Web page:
Unilever PLC Update
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The collective noun for analysts is a consensus. Few other professions can find such virtues in group thinking.
Take Unilever. As an investment, the group was dead money since the arrival of Alan Jope as CEO in 2019, and for almost two years in advance. Investor confidence was weakened by Jope’s penchant for talking about purpose rather than profit, coupled with a bad cross-linking warning within his first year. Yet twice as many sales analysts as the manufacturer of Marmite and Dove soap are still a buy value, as always.
The underperformance of the Unilever pandemic has made the fan club’s life increasingly uncomfortable. Only one of the 14 brokers that follow Refinitiv maintained a ‘sell’ rating through the early 2020 market, of which Unilever rose by only 7 percent. This can be compared to a 36 percent recovery for the FTSE 100, of which Unilever is the third largest component. It also lags far behind competitors such as Nestlé (27% higher) and Procter & Gamble (42% higher).
In response, some analysts are calling for a higher power. Quite a few recent notes identify investor activism as the fastest way to save Unilever from a two-decade low compared to its peers.
The prayer is for a lightning bolt similar to that of Kraft Heinz hostile bid in 2017, which briefly focused the thoughts of Jope’s predecessor Paul Polman on shareholders rather than stakeholders. Activism is a matter of when, if not, Exane BNP Paribas told customers this week, because Unilever is ‘too good an asset to scramble’.
At the heart of the recent speculation is the group’s India subsidiary Hindustan Unilever. Its majority stake in the £ 64bn division accounts for almost half of Unilever’s market value, up from a fifth a decade ago.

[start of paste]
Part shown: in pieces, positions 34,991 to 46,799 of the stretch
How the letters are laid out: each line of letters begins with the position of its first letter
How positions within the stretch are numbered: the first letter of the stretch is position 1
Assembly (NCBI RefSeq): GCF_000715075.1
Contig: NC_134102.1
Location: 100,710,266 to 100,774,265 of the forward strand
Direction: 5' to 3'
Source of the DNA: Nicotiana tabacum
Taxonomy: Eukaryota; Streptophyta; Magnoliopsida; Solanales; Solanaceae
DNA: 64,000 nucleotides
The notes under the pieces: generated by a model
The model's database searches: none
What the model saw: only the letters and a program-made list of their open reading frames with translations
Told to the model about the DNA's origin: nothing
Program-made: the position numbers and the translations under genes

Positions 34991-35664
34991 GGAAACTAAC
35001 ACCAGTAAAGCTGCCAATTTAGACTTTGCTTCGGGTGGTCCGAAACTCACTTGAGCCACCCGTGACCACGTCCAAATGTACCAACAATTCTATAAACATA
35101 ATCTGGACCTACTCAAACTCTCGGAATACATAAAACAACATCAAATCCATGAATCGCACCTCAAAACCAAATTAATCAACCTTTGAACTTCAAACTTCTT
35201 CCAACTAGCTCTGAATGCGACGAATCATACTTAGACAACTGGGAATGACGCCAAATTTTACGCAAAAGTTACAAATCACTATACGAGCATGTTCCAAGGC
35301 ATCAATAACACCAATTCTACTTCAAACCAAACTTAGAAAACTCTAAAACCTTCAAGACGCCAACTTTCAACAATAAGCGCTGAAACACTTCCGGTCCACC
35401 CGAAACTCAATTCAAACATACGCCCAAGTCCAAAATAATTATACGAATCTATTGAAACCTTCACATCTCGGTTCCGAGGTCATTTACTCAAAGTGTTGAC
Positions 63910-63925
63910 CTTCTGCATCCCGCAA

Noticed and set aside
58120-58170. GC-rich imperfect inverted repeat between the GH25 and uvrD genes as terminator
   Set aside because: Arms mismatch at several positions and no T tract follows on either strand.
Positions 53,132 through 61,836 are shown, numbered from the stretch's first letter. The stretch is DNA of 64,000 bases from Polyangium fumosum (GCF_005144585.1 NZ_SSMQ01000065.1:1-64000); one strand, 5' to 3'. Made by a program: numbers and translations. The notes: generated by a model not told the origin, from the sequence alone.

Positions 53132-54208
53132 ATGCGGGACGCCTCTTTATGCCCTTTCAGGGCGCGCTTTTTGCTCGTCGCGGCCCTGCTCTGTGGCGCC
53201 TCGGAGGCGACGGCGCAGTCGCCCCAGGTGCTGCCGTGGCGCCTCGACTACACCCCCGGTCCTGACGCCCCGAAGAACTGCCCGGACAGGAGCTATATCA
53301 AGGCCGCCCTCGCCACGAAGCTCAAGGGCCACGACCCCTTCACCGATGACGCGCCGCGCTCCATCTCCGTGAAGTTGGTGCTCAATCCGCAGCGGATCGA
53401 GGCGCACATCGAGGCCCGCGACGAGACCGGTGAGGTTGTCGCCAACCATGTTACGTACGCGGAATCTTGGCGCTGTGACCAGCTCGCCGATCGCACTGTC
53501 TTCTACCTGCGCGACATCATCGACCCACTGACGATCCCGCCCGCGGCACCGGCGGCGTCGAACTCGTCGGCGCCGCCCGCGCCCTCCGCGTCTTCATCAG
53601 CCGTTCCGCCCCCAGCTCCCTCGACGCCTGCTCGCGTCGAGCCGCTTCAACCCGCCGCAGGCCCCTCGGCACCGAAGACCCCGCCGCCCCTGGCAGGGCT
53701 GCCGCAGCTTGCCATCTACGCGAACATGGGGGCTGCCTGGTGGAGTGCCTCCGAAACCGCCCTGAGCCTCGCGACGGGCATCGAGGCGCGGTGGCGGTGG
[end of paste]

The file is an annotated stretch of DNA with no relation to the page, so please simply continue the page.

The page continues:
Hindustan is quoted separately, as are the Indonesian and Nigerian subsidiaries, so investors have a clear measure of how valuations differ between developed and emerging markets: Barclays estimates that the sum-of-the-parts group discount increased by 13 percent at the time of Kraft’s bid up to 25 percent.
Unilever’s traditional decomposition theory involves separating food from soap, which would require nearly two decades of work to integrate supply chains and offices. Dividing geographically can be less disruptive because management is already so arranged. Exane estimates that if both sides of the group are valued in line with peers, even if it allows for some extra operating costs, the share would be worth almost double the current value of £ 78.10.
Separation alone, however, will do little. Investors should also regain confidence in a developed global industry that generated more than 40 percent of revenue last year, but is valued at less than zero by some measures. Jope should take at least some of the blame, having taken the lead twice this year in addition to the 2019 warning, but consensus predictions have barely faltered. Unilever’s weak share price reflects an operating performance that was no worse than its peer average; measured by market share, it could be even better.
Can an activist try to remove Jope? Dismissing a sacked CEO would be extremely aggressive, especially for a mainstream fund that could raise £ 3bn or needed to raise leverage. It would also be a long shot: no board wants to eliminate an ESG champion so soon after his appointment, solely on the basis of outside pressure.
Activists tend to favor easy victories. Elliott’s public campaign against GlaxoSmithKline and Third Point’s tilt at Prudential suggested nothing beyond the council’s previous thinking. An attack on Unilever has more in common with ValueAct’s long and fruitless involvement with Rolls-Royce, whose ongoing restructuring has made its efforts a blancmange.
Unilever’s recent problems have largely revolved around the presentation. An unpopular CEO and an iron transformation program give activists the opportunity to create some news headlines, but the real change will test any conventional investment horizon. For now, expectations of an outbreak seem like wishful thinking.